By the way, can you tell me please what should they cry in English to be understood in London and in New York?
There is also Danse des enfants (music by Adam) – danced by four girls and two boys from the Ballet Academy, the end of the 2nd year.
Then we get the scene with Conrad and Medora’s frolicking on the couch, and Medora’s variation (also by Adam) follows. After this, the story with the poisoned flower and the second kidnapping of Medora takes place.
The end of the 1st Act – about 65 minutes.
Act 2 - Harem games
Zulma, the favorite wife of Seid Pasha appears surrounded by her ladies-in-waiting. Zulma is an important mime role because the young Gulnara is her rival and enjoys the support of the younger harem girls.
Gulnara’s variation (again Adam, the main composer) with the Pasha’s cane. The variation is very coquettish and vivid. Seid Pasha is pleased and throws her his handkerchief as a sign that he is going to spend this night with her. A game with the handkerchief ensues, and it finally comes to the hands of an old and unattractive female slave (in black-face).
Pas des trois des odalisques (Adam – entrée and third variation, Pugni – 1st and 2nd variations and coda) begins. Then Lanquedem brings Medora and we arrive at the great-great Le jardin animé.
It consists of Valse 1 (Léo Delibes), Adagio 1 (Delibes), Gulnara’s variation (nice harp music by Albert Heinrich Zabel), a variation for two coryphées (Drigo), Valse 2 (interlude by Delibes), Adagio 2, Medora’s variation and coda – all to Delibes’ music.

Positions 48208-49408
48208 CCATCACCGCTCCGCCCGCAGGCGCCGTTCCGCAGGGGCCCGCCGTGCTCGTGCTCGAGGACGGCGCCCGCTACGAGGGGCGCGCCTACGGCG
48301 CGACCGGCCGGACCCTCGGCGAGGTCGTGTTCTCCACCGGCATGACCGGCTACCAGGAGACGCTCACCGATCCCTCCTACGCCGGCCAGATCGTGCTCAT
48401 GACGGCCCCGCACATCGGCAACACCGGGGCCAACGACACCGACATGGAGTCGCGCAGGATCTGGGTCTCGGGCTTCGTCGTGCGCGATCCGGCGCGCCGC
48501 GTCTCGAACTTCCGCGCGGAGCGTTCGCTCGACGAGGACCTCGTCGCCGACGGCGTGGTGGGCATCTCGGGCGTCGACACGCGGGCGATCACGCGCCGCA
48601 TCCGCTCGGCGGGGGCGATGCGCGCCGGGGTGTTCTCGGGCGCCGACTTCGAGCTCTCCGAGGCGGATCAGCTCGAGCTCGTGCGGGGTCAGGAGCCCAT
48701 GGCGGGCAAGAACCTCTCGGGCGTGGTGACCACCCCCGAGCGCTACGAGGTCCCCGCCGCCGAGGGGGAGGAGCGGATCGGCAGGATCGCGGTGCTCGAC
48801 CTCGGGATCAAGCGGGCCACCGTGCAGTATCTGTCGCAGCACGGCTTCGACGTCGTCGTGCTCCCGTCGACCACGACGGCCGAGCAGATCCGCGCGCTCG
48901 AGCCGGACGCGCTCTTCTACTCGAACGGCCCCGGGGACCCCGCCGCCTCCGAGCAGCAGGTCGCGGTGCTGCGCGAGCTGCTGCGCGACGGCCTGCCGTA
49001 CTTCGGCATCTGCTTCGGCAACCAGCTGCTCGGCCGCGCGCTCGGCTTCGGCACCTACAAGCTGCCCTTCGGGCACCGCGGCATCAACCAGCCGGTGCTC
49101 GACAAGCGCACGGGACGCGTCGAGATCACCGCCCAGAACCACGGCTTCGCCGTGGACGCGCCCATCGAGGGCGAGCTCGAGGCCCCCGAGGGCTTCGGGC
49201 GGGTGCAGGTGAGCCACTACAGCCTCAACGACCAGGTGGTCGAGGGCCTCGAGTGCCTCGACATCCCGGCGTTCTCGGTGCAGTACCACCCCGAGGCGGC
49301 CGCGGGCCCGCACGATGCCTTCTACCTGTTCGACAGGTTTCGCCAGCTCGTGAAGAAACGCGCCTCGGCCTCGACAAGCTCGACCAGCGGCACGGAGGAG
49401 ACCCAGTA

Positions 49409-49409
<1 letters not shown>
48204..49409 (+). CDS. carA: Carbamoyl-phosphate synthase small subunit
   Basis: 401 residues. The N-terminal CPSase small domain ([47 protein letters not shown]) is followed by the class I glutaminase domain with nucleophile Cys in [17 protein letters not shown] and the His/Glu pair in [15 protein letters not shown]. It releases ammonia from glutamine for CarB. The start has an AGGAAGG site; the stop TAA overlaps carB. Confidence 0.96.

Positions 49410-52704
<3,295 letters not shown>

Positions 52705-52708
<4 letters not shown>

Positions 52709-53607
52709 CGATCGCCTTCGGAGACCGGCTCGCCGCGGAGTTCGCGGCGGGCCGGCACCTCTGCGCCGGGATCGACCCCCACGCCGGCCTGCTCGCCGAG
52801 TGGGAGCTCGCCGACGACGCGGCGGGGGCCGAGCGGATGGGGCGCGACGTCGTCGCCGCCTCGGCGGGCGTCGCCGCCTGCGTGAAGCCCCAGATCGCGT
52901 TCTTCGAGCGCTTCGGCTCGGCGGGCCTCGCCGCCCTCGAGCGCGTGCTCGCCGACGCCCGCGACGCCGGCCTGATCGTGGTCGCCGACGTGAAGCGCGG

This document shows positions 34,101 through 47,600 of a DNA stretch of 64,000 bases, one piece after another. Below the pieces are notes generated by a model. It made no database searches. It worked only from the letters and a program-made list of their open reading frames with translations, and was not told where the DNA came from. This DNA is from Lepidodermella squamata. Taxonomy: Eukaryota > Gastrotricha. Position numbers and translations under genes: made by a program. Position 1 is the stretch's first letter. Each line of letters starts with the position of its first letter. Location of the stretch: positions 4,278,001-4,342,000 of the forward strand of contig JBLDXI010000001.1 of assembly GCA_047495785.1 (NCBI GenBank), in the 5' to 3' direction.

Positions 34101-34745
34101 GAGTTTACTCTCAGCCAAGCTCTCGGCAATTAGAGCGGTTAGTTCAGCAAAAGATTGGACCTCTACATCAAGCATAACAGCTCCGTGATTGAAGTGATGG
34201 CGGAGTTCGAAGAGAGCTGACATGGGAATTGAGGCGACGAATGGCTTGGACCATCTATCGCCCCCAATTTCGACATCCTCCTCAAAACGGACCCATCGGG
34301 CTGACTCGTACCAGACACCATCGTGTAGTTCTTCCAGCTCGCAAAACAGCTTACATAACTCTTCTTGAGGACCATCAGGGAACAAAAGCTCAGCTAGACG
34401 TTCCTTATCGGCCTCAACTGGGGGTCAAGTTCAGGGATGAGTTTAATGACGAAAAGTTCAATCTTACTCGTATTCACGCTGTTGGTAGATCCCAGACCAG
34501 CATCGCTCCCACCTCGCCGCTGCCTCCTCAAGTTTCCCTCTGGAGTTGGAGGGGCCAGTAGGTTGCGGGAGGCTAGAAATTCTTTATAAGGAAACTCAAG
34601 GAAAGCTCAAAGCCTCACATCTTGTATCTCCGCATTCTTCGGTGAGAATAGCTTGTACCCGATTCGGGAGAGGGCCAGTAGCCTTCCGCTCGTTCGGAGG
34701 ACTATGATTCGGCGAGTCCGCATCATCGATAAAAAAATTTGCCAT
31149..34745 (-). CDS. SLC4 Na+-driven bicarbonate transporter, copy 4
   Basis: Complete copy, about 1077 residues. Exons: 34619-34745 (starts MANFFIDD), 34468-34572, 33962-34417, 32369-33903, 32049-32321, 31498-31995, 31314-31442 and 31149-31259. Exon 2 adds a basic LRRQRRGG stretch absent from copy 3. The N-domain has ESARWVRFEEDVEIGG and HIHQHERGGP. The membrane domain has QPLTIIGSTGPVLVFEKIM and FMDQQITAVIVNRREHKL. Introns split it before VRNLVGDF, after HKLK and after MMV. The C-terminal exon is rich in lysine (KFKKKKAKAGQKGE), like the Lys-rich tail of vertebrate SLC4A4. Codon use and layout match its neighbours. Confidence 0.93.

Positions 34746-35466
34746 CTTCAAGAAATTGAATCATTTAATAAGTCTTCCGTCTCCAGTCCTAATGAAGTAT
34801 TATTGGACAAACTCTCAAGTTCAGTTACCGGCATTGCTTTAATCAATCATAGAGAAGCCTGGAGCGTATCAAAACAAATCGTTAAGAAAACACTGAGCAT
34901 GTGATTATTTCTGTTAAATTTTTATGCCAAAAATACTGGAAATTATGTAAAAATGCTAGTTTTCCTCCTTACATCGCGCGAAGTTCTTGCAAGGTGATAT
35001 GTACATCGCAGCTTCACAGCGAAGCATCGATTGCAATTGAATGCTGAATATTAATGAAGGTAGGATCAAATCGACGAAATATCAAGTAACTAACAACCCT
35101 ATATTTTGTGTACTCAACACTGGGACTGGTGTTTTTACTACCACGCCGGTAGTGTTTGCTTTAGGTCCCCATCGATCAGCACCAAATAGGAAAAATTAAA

Burlaka found the scheme for Le jardin animé in the State Central Theatrical Museum (Bakhrushin) archives in Moscow and says he was surprised that this wonderful composition was created on the basis of only 6-7 steps. He says that his reconstruction is simpler in steps but much more complicated as an ensemble than what we are familiar with, and that he considers the composition to be a perfect creation of Petipa on the same level as The Shades in La Bayadere or the Dream scene in Don Quixote. At one point all the women dance between the flower beds and garlands to demonstrate their exact and exquisite technique. The New Bolshoi Stage is too small for this scene (as is the Coliseum’s stage in London) and I dream of seeing it on our main stage when it reopens.